Secretary of Defense Leon Panetta speaks about the Defense Strategic Review, outlining defense budget priorities and cuts, during a press briefing at the Pentagon on Jan. 5.
Saul Loeb AFP/Getty Images

Originally published on Sun January 8, 2012 10:16 am

Secretary of Defense Leon Panetta is no stranger to budget battles.

He was head of the Office of Management and Budget and White House chief of staff under President Clinton. But now, the former congressman faces what could be some of the toughest budget decisions of his career — how to cut more than $480 billion from the Pentagon's bottom line.

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Around the Nation
6:07 am
Sun January 8, 2012

A Year After Tucson Tragedies, Incivility Continues

Captain Mark Kelly hugs his wife, Congresswoman Gabrielle Giffords at the White House in October.
Pete Souza The White House via Getty Images

Originally published on Wed May 23, 2012 11:09 am

When a gunman opened fire on Rep. Gabrielle Giffords, D-Ariz., and others at a shopping center near Tucson exactly a year ago — killing six people and injuring Giffords and many others — some people were quick to blame the episode on the overheated political climate.

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It's All Politics
2:07 am
Sun January 8, 2012

Time Is Running Out To Knock Romney Down

Republican presidential candidates (from left) Ron Paul, Mitt Romney and Rick Santorum participate in the ABC News, Yahoo! News and WMUR Republican Presidential Debate at Saint Anselm College on Saturday in Manchester, N.H.
Win McNamee Getty Images

Once more, the great media consensus was confounded. Saturday night's debate at St. Anselm's College in Manchester, N.H., produced another battle among half a dozen presidential contenders, much like a dozen before it. Front-runner Mitt Romney was neither knocked out nor even knocked down. He was scarcely even knocked around.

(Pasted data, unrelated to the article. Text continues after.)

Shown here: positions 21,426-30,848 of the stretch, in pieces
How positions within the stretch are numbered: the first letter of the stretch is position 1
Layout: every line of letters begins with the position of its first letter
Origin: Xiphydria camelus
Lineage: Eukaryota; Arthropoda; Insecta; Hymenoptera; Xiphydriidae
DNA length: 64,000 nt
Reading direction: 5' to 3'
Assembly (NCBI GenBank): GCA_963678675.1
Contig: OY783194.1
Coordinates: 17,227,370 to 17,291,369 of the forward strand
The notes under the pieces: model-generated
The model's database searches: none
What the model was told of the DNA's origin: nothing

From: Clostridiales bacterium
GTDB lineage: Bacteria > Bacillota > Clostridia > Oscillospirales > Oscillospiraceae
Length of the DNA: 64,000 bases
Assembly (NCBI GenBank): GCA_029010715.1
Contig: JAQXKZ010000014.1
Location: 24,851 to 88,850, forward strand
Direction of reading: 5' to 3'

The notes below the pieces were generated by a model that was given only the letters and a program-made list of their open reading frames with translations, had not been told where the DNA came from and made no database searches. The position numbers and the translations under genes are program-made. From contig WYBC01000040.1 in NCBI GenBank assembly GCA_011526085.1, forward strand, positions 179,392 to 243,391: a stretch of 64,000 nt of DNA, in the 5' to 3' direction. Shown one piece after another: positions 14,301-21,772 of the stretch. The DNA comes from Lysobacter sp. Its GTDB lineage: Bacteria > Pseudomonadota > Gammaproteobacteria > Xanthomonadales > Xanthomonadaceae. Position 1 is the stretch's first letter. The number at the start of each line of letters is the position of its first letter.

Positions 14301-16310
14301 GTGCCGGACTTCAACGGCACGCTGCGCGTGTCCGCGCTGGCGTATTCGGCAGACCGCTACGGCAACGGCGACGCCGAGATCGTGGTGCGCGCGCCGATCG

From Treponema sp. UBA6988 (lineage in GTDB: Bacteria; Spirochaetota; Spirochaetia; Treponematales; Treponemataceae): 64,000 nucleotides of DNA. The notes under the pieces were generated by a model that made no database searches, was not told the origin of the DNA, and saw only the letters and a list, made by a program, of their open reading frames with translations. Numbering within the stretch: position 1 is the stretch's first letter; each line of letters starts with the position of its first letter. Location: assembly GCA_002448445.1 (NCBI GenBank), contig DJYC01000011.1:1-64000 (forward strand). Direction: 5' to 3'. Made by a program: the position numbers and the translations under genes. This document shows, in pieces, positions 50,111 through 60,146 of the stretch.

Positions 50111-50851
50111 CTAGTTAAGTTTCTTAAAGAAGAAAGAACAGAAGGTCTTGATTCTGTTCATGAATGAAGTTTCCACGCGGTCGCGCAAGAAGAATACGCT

Once again, the evening ended with the bruises pretty equally distributed among the contestants. And with the New Hampshire primary bearing down on Tuesday, virtually no time remains for Romney's rivals to bring him down.

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It's All Politics
12:29 am
Sun January 8, 2012

New Hampshire Debate Left Us Really Ready For Some Football

Former Utah Gov. Jon Huntsman, former Massachusetts Gov. Mitt Romney, former House Speaker Newt Gingrich and Texas Gov. Rick Perry (left to right) take their positions after a break in a debate in Manchester, N.H., Saturday.
Elise Amendola AP

Originally published on Sun January 8, 2012 11:25 pm

Many of the journalists and professional political types who dutifully watched Saturday night's Republican presidential debate in New Hampshire probably had the same thought occur to them at several points: "For this we missed most of the NFL wildcard game between the New Orleans Saints and Detroit Lions?"

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Author Interviews
4:59 pm
Sat January 7, 2012

'Man In The Middle': Between Faith And Politics

Timothy Goeglein (left) spent nearly eight years in the White House as President George W. Bush's key point of contact to American conservatives and the faith-based world and was often profiled in the national news media.
B&H Publishing Group

Originally published on Mon January 9, 2012 10:08 am

Tim Goeglein worked in the George W. Bush White House for eight years, and it was in the Oval Office that the president forgave him.

While working as an aide to Bush, Goeglein repeatedly plagiarized columns he sent to his hometown newspaper under his byline. When his actions were discovered, he went to Bush to apologize, fully expecting to be fired.

"Before I could get barely a few words out," he says, "he looked at me, and he said, 'Tim, grace and mercy are real. I have known grace and mercy in my life, and I'm extending it to you. You're forgiven.' "